We are a commune of inquiring, skeptical, politically centrist, capitalist, anglophile, traditionalist New England Yankee humans, humanoids, and animals with many interests beyond and above politics. Each of us has had a high-school education (or GED), but all had ADD so didn't pay attention very well, especially the dogs. Each one of us does "try my best to be just like I am," and none of us enjoys working for others, including for Maggie, from whom we receive neither a nickel nor a dime. Freedom from nags, cranks, government, do-gooders, control-freaks and idiots is all that we ask for.
Mental-health practitioners whose clients kill themselves can face stigma from their colleagues, lawsuits, and a toll on their own psyches—making them less likely to take on suicidal patients who need their help.
Unlike most other medical specialties, where deaths are routine, suicide is imagined to be preventable. Very often it is not, any more than death from most cancers can be prevented. If all suicides were caused by simple depressions curable by a pill, that would be different. However, it's not like that. Intractable, relentless emotional pain is only one of many paths to suicide.
Like most Psychiatrists, I have had a number of them in my practice. It happens if you take on difficult cases or cover ERs. Despite all I know about suicide, it still does shake one's confidence and excites the ambulance-chasers. Most suicides, of course, never seek any help from physicians, and some who do, lie.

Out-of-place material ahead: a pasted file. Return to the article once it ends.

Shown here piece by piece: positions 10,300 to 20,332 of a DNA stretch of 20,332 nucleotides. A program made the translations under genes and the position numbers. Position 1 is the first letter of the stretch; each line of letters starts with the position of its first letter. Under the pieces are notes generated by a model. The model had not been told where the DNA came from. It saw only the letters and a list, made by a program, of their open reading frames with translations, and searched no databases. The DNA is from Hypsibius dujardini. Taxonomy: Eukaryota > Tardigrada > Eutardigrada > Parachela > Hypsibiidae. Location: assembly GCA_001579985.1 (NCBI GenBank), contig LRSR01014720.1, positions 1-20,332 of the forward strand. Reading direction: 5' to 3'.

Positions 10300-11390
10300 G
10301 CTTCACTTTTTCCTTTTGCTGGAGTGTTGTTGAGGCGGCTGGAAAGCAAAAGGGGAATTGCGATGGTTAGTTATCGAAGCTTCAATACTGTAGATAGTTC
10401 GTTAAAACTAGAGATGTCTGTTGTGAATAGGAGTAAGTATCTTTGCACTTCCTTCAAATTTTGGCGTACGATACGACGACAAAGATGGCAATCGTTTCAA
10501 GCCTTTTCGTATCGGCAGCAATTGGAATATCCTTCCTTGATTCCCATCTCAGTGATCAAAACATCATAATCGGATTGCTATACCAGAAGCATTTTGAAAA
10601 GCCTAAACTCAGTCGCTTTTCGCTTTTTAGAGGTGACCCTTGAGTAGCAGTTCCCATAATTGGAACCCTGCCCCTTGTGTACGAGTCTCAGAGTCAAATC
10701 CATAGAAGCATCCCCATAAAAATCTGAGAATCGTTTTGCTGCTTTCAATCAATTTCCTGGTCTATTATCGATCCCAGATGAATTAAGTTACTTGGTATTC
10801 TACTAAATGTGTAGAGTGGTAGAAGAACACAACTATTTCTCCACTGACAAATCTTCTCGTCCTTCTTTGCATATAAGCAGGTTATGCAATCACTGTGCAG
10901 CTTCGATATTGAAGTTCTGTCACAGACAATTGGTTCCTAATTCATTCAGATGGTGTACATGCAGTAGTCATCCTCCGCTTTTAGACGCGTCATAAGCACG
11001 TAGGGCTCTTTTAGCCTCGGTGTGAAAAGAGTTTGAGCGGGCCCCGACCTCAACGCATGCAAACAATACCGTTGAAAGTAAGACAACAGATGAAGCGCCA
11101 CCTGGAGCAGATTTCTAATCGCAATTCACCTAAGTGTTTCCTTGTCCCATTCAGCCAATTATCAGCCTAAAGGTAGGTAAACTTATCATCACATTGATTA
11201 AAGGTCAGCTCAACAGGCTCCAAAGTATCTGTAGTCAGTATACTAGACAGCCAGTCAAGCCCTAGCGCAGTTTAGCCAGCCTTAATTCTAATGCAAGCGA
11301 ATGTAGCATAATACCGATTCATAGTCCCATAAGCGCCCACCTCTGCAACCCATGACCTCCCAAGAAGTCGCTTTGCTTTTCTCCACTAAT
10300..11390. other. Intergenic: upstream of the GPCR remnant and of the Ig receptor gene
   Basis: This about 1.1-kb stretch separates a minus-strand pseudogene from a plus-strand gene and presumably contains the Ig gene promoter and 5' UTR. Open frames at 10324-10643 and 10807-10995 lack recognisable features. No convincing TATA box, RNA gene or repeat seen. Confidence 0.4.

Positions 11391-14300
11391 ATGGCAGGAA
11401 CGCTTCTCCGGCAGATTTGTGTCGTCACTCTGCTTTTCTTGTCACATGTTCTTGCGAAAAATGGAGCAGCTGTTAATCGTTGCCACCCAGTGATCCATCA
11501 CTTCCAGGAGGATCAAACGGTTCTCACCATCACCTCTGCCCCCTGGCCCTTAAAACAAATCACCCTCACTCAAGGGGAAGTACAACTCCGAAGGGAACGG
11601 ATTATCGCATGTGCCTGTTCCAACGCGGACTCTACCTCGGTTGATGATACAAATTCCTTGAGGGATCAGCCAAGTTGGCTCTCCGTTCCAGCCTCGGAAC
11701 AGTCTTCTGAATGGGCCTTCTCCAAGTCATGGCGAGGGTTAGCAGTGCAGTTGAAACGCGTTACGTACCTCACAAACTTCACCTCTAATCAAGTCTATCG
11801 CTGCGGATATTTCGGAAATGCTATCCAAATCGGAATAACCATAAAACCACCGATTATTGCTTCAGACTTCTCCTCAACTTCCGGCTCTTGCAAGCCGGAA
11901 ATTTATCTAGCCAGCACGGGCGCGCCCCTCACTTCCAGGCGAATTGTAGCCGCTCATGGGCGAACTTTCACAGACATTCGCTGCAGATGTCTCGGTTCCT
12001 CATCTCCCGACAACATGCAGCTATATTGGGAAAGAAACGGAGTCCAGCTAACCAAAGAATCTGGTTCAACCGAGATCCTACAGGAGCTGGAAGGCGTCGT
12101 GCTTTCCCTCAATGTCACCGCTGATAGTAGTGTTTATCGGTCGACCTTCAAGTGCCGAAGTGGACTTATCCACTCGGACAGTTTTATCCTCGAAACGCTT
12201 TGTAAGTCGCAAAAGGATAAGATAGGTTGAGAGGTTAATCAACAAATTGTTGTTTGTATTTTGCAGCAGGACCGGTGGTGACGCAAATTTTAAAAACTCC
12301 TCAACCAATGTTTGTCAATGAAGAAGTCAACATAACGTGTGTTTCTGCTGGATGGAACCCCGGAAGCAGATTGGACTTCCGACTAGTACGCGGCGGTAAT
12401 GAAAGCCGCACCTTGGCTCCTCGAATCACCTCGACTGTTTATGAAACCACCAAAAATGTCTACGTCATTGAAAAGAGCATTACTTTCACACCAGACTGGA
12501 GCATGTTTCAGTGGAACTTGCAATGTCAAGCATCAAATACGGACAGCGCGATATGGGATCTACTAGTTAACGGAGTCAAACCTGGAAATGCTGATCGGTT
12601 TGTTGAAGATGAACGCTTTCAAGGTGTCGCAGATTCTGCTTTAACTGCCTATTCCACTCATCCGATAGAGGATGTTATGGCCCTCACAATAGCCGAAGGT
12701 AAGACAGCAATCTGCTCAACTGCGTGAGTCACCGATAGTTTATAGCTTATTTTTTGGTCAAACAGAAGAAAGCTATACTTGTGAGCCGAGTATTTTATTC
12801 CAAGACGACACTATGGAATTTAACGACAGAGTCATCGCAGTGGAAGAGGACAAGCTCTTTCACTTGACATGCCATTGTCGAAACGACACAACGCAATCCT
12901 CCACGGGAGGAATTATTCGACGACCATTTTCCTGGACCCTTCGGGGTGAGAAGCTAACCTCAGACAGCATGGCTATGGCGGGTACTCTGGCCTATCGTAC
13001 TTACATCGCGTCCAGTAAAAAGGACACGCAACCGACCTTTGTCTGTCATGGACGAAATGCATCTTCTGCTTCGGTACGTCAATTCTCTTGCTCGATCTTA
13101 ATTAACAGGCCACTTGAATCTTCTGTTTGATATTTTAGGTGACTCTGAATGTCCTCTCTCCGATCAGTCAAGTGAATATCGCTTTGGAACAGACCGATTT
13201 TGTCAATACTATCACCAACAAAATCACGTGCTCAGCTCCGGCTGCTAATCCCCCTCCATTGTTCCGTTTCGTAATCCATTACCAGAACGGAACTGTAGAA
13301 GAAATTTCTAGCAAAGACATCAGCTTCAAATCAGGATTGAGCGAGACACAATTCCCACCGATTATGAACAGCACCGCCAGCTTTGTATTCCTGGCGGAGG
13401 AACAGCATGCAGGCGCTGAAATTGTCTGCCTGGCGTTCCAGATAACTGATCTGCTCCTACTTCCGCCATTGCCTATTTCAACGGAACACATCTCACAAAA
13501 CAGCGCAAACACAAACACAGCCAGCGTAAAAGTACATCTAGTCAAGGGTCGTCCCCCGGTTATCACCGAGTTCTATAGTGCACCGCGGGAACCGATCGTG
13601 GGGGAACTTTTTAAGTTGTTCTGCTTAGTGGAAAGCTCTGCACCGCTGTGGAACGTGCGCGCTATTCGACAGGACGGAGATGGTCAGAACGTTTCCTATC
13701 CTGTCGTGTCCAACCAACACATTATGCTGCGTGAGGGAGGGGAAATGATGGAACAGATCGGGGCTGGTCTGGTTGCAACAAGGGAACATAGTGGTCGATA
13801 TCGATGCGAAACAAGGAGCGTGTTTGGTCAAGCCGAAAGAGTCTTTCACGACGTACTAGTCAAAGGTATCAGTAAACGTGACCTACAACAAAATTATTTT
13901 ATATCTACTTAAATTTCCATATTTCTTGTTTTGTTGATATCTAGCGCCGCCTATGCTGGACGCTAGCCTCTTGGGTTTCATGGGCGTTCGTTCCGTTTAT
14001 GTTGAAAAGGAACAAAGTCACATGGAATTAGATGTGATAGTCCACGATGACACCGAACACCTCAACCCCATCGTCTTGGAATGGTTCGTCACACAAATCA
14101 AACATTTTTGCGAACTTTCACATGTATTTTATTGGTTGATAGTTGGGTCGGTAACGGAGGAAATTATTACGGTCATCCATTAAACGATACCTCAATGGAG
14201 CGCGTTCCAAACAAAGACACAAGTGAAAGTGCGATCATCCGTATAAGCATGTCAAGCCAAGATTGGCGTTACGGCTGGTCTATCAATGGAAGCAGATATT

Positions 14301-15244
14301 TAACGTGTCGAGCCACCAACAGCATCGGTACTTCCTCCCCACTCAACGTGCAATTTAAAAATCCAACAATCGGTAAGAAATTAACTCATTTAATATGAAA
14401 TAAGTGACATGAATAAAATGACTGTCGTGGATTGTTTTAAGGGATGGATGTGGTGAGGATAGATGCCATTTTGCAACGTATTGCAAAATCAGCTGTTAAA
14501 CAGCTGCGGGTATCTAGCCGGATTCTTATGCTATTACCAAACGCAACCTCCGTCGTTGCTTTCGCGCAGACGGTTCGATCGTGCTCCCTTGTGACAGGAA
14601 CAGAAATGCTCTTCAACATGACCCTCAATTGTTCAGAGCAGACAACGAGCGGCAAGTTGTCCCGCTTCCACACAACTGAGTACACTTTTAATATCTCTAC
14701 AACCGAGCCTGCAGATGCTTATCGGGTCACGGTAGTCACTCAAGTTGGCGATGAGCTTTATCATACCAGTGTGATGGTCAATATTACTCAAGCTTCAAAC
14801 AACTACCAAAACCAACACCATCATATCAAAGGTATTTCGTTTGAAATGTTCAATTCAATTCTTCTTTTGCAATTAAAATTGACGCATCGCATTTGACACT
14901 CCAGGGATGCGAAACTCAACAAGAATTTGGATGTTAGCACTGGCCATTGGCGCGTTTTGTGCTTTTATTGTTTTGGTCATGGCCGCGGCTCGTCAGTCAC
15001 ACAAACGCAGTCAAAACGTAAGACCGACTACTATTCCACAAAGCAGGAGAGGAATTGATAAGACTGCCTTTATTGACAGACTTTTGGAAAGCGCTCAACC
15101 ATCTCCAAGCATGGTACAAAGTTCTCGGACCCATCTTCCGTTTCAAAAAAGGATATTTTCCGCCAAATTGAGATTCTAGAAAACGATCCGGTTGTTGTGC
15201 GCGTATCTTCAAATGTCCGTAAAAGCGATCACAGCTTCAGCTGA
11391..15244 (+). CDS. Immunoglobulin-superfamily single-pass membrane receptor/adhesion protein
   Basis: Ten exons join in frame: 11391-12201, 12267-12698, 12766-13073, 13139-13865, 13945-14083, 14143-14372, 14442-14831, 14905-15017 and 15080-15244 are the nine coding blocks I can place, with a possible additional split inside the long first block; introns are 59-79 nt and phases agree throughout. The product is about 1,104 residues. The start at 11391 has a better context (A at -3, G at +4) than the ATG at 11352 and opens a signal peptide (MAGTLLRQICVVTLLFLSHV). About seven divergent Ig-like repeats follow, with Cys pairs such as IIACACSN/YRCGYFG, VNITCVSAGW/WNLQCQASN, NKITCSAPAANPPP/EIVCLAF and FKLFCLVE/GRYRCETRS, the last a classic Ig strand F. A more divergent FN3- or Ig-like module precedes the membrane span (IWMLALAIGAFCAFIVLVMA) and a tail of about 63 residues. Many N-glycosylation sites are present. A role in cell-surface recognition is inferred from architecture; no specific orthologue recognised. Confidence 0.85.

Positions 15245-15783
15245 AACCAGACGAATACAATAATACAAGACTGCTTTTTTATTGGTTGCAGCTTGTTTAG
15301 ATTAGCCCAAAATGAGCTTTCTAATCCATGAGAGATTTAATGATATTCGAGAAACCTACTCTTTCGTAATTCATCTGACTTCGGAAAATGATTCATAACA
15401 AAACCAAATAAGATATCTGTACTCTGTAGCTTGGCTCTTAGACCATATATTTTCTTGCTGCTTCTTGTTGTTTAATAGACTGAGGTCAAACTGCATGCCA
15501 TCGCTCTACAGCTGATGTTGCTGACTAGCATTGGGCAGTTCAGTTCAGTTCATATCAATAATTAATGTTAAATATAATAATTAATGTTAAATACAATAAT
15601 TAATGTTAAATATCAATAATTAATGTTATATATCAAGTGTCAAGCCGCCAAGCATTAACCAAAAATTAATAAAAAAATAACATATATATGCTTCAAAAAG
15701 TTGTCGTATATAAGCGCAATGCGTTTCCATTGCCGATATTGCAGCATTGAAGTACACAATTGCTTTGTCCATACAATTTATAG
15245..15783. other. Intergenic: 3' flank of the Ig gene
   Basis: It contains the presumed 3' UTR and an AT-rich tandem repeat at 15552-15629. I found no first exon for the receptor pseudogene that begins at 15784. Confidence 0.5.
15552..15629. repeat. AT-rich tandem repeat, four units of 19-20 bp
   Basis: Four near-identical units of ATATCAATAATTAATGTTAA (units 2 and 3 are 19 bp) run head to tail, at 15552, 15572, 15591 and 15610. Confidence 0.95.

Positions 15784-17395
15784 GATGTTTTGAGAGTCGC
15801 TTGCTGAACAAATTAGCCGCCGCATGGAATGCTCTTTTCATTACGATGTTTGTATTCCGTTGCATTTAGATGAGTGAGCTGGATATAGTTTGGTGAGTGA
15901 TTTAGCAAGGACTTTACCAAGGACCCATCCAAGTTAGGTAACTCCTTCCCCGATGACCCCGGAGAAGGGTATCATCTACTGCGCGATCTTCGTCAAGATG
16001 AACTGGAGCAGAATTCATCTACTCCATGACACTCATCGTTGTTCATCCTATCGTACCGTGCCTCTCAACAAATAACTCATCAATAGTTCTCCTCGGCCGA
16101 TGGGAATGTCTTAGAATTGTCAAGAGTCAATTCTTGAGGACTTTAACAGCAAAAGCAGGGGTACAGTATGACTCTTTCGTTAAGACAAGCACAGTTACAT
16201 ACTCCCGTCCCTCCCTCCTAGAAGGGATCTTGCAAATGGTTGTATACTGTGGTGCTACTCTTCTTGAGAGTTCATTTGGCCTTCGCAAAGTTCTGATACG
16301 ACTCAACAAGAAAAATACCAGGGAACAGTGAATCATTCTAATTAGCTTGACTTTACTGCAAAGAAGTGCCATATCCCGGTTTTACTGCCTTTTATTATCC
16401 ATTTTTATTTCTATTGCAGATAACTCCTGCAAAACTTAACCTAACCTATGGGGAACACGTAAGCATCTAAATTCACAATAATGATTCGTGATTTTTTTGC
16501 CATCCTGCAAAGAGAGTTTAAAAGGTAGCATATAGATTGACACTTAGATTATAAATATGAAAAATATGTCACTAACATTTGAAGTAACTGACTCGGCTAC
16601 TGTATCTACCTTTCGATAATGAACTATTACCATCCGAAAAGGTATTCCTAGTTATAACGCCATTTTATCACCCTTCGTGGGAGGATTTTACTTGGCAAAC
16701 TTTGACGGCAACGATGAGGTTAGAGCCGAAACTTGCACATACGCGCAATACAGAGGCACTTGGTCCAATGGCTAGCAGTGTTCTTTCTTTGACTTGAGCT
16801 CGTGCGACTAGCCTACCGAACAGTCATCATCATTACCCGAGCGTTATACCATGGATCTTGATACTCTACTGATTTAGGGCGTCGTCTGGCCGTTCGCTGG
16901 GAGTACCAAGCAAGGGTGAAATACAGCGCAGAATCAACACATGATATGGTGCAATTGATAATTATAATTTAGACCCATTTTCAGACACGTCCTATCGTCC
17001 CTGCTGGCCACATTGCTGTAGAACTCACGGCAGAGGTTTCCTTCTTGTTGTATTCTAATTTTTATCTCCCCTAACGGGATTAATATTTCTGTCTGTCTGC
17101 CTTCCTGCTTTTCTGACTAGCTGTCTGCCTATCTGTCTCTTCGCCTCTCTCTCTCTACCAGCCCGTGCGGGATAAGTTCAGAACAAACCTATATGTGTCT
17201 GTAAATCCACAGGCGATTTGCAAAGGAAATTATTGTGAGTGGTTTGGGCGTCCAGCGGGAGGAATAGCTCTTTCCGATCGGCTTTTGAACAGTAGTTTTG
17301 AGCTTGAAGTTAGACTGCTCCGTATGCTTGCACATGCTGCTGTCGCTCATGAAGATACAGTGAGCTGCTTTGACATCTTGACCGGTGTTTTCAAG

When the thought of suicide sings its siren song, it can be very hard to intercede successfully for long. Of course counseling can help, but only sometimes. You can prescribe medication, but that doesn't guarantee that the patient will actually take it.
Blessings on you for trying.
I have seen it touch the lives of friends, I have read about it (in circumstances heroic, pathetic, tragic), I have reported on it (one of my very first assignments as a young newspaperman was a shotgun suicide in a family ktchen) and I have many times tried to fathom the pain, desperation and, often, madness behind it. I still believe, whatever the circumstances, it remains perhaps the single most selfish act of which a human being is capable.
Ralph Kinney Bennett
Have you ever seen what people do to their alleged loved ones when those loved ones can no longer speak for themselves as they die? Torture is to nice a word.
People need the right and the assistance to push the plunger as they slip away and be protected from selfish loved ones who can't accept death.
I cannot speak to suicide's impact on the larger community of mental heath providers, only to that of my late wife's Psychiatrist. Even though the good Dr. and I knew suicide was ultimately inevitable, when it occurred Dr. X was heartbroken. During the course of the 18 years of my wife’s illness, we ran through all possible treatment options; medication, therapy, hypnosis, and involuntary institutionalizations. Nothing worked for longer than a short period.
I occasionally run into Dr. X in the grocery store. We chat and catch up and reaffirm that all three of us (my late wife included) did all we possibly could to stave off the inevitable. I’m confident we did. All thinking people accept that not all sick people get better.
As to the ‘selfishness’ of my wife’s act, I will reprint her suicide note for your consideration, in its entirety:
I did not intend my earlier comment to be either hard or cold or dismissive. Suicide, by the very definition of the word implies selfishness. But is it not possible to be heroically selfish? Pragmatically selfish? Or even, odd as it may first sound, selflessly selfish? Whatever the case (and the three cited do not cover the spectrum by any means) suicide remains an exquisite interface of (self) will and action. Question for others -- to deep for me -- What exactly does "assisted suicide" do to the equation.
Ralph Kinney Bennett